Preventing a Sexual Assault Finding, and Preparing for a Rape Prosecution

“I can tell you one thing for sure. There was no crime committed here.”

The Seattle police officer happened to be riding the courthouse elevator with me when he said this to me. I’ve been a defense attorney for many years, but never had a police officer said anything like that to me on the way to a sexual assault hearing.

This hearing’s subject was a request for what Washington State law calls a Sexual Assault Protection Order (SAPO). It’s a kind of restraining order.

Kristina (not her real name) was asking the court to impose a SAPO after she spent the night with our client, Tyler (not his real name either). Four days after their encounter in Kristina’s apartment in Seattle’s Capitol Hill neighborhood, she called the police to report that she had been sexually assaulted. Tyler admitted they had had sexual contact, but he believed she had wanted to as much as he did.

In seeking a SAPO, Kristina decided that she wouldn’t wait for the prosecutor to file rape charges; instead she was seeking a civil order prohibiting Tyler from contacting her. When Tyler first received her SAPO petition, he was shocked. He came into our office right away.

Defending against petitions for civil protection orders is challenging. Civil cases have a lower standard of proof than criminal cases. And often we are up against an unspoken presumption that a civil protection order does no real harm—better for a judge to “err on the side of caution” than to deny an order to someone who genuinely needs protection.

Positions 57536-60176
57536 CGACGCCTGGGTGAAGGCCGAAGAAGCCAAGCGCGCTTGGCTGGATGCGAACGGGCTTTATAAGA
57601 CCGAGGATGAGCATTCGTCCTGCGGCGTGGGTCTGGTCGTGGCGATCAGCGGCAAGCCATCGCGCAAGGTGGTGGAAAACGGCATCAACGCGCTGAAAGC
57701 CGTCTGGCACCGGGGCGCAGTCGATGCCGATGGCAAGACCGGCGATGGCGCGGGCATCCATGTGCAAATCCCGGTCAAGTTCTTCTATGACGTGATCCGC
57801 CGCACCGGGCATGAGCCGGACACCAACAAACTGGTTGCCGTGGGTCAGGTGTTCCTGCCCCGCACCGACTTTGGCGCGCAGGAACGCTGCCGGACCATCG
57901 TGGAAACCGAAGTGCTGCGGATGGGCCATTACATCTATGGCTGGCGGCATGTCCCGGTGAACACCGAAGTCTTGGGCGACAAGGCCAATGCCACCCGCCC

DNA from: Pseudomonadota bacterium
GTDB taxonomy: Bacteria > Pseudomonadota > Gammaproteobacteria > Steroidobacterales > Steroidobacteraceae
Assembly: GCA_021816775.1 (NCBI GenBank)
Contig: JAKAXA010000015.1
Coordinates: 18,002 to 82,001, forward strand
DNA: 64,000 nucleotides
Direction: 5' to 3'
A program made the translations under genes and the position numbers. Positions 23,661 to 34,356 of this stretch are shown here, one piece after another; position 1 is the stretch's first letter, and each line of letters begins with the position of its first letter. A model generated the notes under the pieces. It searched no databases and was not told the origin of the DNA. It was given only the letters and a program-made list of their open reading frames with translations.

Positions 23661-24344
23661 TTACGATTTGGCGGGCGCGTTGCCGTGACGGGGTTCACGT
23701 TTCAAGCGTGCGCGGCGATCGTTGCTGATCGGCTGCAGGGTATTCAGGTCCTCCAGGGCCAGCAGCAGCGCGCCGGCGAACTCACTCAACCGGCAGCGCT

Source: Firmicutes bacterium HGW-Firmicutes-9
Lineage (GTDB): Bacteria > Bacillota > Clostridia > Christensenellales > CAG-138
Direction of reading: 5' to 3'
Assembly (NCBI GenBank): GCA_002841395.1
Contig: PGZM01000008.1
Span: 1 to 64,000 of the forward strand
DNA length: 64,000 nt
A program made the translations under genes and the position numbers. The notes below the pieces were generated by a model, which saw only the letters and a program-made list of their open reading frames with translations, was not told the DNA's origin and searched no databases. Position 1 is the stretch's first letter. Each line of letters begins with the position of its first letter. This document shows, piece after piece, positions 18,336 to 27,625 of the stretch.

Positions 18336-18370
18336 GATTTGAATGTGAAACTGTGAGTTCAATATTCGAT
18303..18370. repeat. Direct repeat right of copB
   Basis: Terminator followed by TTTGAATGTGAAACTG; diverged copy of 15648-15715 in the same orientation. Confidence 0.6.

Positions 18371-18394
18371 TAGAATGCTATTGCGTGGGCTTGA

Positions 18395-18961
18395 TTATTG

But it’s no trivial matter for a judge to decide that, more likely than not, you engaged someone in sex without consent. It’s essentially an official decision that you committed a rape.

And there are tactical reasons to contest the entry of a SAPO, even if the judge will likely impose it anyway. The hearing is an opportunity to discover information that proves valuable in defending against the criminal case, if one is later filed. This can be accomplished by examining witnesses at the hearing, getting them committed to a version of events.

In Tyler’s case, we obtained police reports before the hearing through a public disclosure request. Although the officer’s opinion that no crime was committed did not appear in his report and was not admissible in court, the report did contain the facts behind his opinion. I intended to make sure the judge got the picture.

According to the report, Kristina told the officer, “It seemed like it was consensual, but it wasn’t.” Kristina hotly denied to the judge that she had said that, but the officer testified convincingly that she had.

Kristina admitted in her testimony that she had given Tyler encouragement during the encounter and had let him stay the night with her.

By the end of the hearing, I had accomplished both of our goals: the judge did not find that there had been non-consensual sexual conduct, so he denied the order. And Kristina’s testimony, including my cross-examination of her, was preserved for use in the criminal case.

SAPO cases, like other cases alleging sexual assault, are not easy to defend, but putting effort into them can pay off, both right away and down the road.